My good friend Brittney is moving to a new home in the country soon, and she’s been peppering me with fun questions about homesteading. We started talking about bees, and I realized I hadn’t shared anything here about the swarm we caught two summers ago. How could I forget??
Picture it: Sicily, 1928. Wait, sorry . . . May 2017, the beginning of a muggy Michigan summer. We had lost one of our two hives (RiverHive) to a wax moth infestation over the winter.
In case you don’t know (and who would?) wax moths are naaasty. They destroyed the entire hive, leaving behind a soupy, webby mess. I’d say this is the most depressing way to lose a hive.
HillHive was doing great, though. It was doing so well, in fact, that it threw off a swarm. This is a beehive’s natural way of expanding, or more accurately, of reproducing itself.
What exactly is a swarm?
When a colony of bees is doing well, it populates the hive to full capacity and eventually needs room to grow. The bees can tell when this threshold is getting close, and they begin to raise a few new queens in preparation for a split. Once a new queen is reared, the old queen will take half of the colony and head out to make a new hive, leaving the new queen in charge of the existing hive. [Note: the old queen has requested that I stop referring to her as “the old queen.” She says I’m being ageist and also a hag. Meee-ow.] The first new queen to hatch wins: she’ll be ruler of the old hive, and she will kill all the other new queens before they even have a chance to emerge from their cells. Cutthroat.
Why do the workers raise several new queens if they only need one? My guess is that it’s insurance. Maybe one of the baby queens won’t mature properly, or maybe the mean old beekeeper will come around and scrape some of the queen cups off the comb (sometimes we do this to prevent the hive from swarming). I’m not really sure what the real reason is. Feel free to weigh in under the comments if you know the answer.
Once the old queen and her minions make their grand exit from the hive, this satellite colony will find a comfy place to hang tight for a while. This isn’t their new home; it’s just a temporary landing place for them to wait while the scout bees peruse the local real estate listings. They’ll be looking for a nice roomy hollow in a tree, a quiet chimney, or the spacious interior of your neighbor’s drywall.
Here are two important things to know about a swarm, if you happen upon one:
- The bees are at their most gentle* in this state. They have no brood (babies) to protect and no honey to defend. They’re just chillin’ waiting for the scouts to get back with a report that they’ve found a good home to move into. If you leave them alone, you will definitely not be engulfed in 10,000 stingers of death.
- That asterisk. So really, the bees might get aggressive if you get too close or bother them because—after all—their precious queen is in the middle of that pulsating bundle of bees, and protecting her is their prime directive at the moment.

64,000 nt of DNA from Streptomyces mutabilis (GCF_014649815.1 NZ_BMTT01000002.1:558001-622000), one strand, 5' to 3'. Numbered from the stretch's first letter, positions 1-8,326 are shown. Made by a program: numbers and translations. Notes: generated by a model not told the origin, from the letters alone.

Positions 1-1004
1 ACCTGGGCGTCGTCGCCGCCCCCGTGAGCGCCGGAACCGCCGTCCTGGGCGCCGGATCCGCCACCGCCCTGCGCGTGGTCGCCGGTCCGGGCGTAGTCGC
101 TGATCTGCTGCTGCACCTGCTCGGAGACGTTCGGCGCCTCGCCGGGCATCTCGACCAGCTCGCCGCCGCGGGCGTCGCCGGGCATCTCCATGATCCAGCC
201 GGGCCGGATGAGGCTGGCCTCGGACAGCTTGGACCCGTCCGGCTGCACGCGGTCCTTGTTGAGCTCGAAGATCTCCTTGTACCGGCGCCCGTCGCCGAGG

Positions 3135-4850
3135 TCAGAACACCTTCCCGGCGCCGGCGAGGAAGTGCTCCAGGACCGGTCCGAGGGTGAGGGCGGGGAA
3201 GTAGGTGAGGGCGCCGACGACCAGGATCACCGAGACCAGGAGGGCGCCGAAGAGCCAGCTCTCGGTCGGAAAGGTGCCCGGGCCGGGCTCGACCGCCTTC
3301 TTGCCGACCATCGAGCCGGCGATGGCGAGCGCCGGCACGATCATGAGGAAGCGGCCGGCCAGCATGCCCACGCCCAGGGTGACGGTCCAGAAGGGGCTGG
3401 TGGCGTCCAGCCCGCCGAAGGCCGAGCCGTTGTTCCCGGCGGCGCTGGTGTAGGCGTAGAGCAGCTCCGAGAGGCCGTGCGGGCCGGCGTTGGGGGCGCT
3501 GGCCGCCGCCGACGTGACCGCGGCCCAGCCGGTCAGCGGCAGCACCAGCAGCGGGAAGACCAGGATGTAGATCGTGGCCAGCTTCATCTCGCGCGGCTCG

So in general if you see a swarm, do not panic. But also, keep your distance just to be safe.
Because the swarm in our yard was from our own hive (we think), it was nearby and in an easily accessible place. Picture a buzzing knot the size of a football hanging off the branch of a redbud sapling we had planted the year before. All conditions were favorable for me to enact my lifelong fantasy of capturing a swarm of bees by flinging myself at them like the Steve Irwin of flying insects.
The whole event was fairly uneventful, which is just what you want when capturing a swarm of bees, I guess. I donned my veil and gloves and gently took a pair of garden shears to the bee-laden branch. Michael let me do everything, probably because he knew that if he stepped in and tried to take any of my swarm-catching glory, I would thrash him like a rabid dog.
Once I had the branch in hand, I walked it over to RiverHive. The lid was off, and the frames of the brood box were exposed. I carefully shook a few of the bees into the box, but Michael suggested it would be easier to rest the branch on top of the frames and let the bees climb down into the box on their own. So that’s what we did. We left the branch there and replaced the lid. The next day, we came back and removed the empty branch. Easy peasy.
This summer (2019) we unfortunately have no active hives. We lost both HillHive and RiverHive last year due to pesticides. I do plenty to goof up our hobby farm projects on my own, but in this case I don’t think we did anything wrong. It’s impossible to keep the bees away from neighboring yards that may be using weedkiller and other pesticides. As long as people continue to spray Roundup indiscriminately in their yards, this is a hazard we can’t avoid. In the meantime, I’m practicing my stealth pounce and keeping my eyes out for a low-hanging swarm.